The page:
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ESNC 2011 award!

posted 24 Jan 2012, 00:57 by Michele Bavaro   [ updated 24 Jan 2012, 14:24 ]
In the Summer of 2011 we decided to prepare a couple of proposals for the European Satellite Navigation Competition.
With our surprise and delight we won the Italian prize and reached second place in the DLR special prize!


For the curious, the two awarded ideas were:

Interference free GNSS receiver (IFRX) and signal analysis tool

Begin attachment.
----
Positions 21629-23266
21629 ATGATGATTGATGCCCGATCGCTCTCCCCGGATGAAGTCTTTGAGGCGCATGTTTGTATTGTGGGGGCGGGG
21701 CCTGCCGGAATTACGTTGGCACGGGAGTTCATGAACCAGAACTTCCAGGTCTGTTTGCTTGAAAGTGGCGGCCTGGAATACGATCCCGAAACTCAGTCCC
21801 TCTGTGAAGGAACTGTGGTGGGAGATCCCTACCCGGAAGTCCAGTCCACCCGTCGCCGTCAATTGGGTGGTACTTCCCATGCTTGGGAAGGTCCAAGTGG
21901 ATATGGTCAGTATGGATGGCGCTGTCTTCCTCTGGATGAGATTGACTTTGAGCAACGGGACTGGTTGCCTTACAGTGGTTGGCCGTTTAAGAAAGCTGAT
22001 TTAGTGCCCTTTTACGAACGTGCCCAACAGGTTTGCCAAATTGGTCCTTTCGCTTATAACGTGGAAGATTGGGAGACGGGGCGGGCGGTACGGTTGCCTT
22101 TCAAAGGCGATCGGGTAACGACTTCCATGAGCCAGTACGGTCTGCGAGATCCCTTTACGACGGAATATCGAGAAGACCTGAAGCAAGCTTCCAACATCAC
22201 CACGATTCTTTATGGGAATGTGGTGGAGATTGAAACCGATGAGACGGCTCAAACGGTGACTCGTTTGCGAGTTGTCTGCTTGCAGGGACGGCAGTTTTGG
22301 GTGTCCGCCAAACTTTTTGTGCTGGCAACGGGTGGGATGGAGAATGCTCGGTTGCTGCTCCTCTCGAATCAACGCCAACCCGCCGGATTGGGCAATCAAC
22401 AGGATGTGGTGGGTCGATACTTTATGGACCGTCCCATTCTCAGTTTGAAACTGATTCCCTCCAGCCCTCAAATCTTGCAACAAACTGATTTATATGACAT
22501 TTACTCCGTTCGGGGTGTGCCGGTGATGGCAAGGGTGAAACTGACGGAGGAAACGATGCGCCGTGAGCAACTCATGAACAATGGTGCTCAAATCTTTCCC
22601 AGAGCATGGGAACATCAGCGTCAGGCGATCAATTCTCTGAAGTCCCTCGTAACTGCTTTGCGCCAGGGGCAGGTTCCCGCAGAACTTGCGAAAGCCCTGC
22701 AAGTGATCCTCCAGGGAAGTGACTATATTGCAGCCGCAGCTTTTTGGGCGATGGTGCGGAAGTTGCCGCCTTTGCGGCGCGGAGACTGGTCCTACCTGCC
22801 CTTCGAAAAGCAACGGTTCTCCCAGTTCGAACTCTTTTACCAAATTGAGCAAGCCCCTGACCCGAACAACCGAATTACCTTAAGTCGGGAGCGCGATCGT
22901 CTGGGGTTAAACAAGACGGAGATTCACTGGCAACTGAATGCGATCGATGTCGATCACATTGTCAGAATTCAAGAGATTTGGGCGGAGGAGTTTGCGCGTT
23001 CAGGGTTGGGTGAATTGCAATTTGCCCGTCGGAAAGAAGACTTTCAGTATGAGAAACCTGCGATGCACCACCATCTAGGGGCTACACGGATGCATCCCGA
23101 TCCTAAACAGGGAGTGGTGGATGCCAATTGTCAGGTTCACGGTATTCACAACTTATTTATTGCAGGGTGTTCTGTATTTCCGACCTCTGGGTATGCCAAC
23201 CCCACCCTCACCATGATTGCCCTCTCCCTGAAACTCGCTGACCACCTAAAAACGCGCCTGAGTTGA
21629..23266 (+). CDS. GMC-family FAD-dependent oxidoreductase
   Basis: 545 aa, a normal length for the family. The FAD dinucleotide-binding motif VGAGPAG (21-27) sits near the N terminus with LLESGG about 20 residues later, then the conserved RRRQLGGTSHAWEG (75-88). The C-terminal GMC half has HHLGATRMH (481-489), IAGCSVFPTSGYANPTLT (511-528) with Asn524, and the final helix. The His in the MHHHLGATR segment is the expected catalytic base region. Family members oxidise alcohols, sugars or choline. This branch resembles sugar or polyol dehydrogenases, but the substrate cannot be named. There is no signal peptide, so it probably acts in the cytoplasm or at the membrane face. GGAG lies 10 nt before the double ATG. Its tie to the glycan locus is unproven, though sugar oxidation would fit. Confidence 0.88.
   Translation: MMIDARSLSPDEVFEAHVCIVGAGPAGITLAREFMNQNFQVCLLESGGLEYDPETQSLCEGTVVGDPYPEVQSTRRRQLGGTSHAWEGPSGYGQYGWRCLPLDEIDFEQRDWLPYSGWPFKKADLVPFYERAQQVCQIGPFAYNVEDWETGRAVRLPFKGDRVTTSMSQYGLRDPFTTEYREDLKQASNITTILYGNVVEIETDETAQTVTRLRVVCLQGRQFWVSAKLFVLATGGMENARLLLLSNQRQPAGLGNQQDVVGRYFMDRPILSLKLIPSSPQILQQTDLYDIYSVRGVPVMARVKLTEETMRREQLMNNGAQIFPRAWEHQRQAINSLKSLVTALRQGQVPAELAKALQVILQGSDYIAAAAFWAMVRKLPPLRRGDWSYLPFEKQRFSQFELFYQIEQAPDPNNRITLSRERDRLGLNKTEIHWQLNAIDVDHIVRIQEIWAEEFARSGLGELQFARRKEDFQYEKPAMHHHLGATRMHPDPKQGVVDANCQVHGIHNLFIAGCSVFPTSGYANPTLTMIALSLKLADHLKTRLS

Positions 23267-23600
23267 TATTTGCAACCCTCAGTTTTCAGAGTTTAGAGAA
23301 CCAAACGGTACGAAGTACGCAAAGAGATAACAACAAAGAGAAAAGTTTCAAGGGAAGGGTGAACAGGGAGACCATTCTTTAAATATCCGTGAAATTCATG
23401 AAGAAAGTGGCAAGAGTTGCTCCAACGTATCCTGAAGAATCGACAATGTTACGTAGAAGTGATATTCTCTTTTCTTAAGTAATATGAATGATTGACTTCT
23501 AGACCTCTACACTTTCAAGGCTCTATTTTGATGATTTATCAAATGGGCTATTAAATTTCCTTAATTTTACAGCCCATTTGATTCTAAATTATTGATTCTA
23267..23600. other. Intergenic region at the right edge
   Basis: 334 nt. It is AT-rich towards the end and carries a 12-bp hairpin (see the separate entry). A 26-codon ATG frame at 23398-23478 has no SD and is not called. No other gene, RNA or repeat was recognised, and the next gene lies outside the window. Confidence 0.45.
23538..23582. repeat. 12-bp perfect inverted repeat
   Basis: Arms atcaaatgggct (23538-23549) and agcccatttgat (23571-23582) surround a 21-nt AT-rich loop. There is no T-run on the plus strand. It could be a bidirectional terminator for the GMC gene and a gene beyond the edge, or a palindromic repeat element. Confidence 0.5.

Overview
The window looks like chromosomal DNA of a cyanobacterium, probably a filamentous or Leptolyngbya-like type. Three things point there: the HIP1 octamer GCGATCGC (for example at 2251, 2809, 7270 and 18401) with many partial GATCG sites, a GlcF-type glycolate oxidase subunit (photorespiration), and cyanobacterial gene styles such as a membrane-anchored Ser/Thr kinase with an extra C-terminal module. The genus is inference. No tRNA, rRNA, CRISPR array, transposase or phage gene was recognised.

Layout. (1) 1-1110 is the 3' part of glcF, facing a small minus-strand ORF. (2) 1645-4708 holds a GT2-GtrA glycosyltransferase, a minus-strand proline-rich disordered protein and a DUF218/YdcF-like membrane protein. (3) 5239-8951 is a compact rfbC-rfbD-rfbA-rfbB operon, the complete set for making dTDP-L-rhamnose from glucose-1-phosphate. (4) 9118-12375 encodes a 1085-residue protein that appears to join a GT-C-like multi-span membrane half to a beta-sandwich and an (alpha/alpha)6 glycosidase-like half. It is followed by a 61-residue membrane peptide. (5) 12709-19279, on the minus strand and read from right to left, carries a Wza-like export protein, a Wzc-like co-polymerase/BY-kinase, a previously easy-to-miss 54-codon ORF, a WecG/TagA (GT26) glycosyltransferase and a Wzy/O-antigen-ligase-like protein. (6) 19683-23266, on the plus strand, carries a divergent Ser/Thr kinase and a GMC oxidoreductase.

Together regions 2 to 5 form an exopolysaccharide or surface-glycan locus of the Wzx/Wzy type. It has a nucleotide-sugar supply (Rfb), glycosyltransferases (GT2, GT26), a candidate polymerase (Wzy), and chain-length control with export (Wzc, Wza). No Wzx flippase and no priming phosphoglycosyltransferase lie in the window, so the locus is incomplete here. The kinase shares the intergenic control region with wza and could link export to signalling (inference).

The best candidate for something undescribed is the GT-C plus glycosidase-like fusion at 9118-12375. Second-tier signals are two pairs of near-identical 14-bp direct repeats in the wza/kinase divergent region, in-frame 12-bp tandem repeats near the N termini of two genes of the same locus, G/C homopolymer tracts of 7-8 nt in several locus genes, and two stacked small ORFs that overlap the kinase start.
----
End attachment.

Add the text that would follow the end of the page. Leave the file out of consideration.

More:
Description: Nowadays one of the most fashionable topics in the GNSS domain is interference. GNSS signals are buried under the noise and detectable only thanks to the processing gain obtained by code de-spreading techniques. Therefore they are very susceptible to interference. GNSS equipment manufacturers rely on the nominal specifications of the signal to tune the gain in their receivers as well as choosing the number of bits to use in the quantisation process. An Automatic Gain Control (AGC) is usually present in the Front End (F/E) in order to comply with different antennas which could possibly mount LNAs with different gain characteristics. In absence of interference, the AGC solves most problems. On the contrary, when the in-band power density differs from nominal, the number of bits used in the quantisation process plays a fundamental role as more bits lead to higher dynamic range. As of today, two main types of GNSS receivers exist: those targeted to mass market applications, and those targeted to professional applications. Fundamentally mass market receivers aim at maximising the availability of a solution versus size and power consumption, whilst high-grade receivers aim at maximizing accuracy and reliability with little regard to size and power. To maximise availability in a mobile phone where multiple kinds of transmitters share the same enclosure, manufacturers shrink the bandwidth of their passband filters to prevent unwanted noise to interfere with their ADCs, and they increase the number of bits of the quantisation process to improve robustness to in-band jammers. To maximise accuracy in a (typically) open-sky scenario of a survey grade receiver, manufacturers choose wide bandwidth for their filters and few quantisation bits for their high-speed ADCs. Considering how critical high-grade receivers are already in many civil applications (let go military) the allocation of new wireless services in L-band (see LightSquared) poses a tangible threat. On the other hand, considering the increasing availability of Personal Privacy Devices (PPD), mass market receivers have to adapt in order not to lose ground on their expected market penetration against other positioning technologies. Because of the reasons explained above, the need of moving to a higher number of bits in the quantisation process is a trend that can be anticipated in both markets (uBlox already markets a 5-bit digitisation engine as anti-jamming technology). But as the GNSS receiver uses more bits in the sampling process, its resemblance with a general purpose DSP with fixed arithmetic becomes more obvious. At 8-bit, the advantage of having dedicated silicon to do GPS correlation against the advantage of a flexible software implementation on a general purpose DSP can become questionable. At first the interest in SDR GNSS receivers was boosted by the prospective of being able to replace existing mass market hardware receivers in portable devices with a software application which would be very low cost and very easy to upgrade. This never happened as the market expectations for Location Based Services grew so much that silicon manufacturers invested heavily to bring down costs of their chipsets while improving their specs: that prevented SW receivers from being a reality.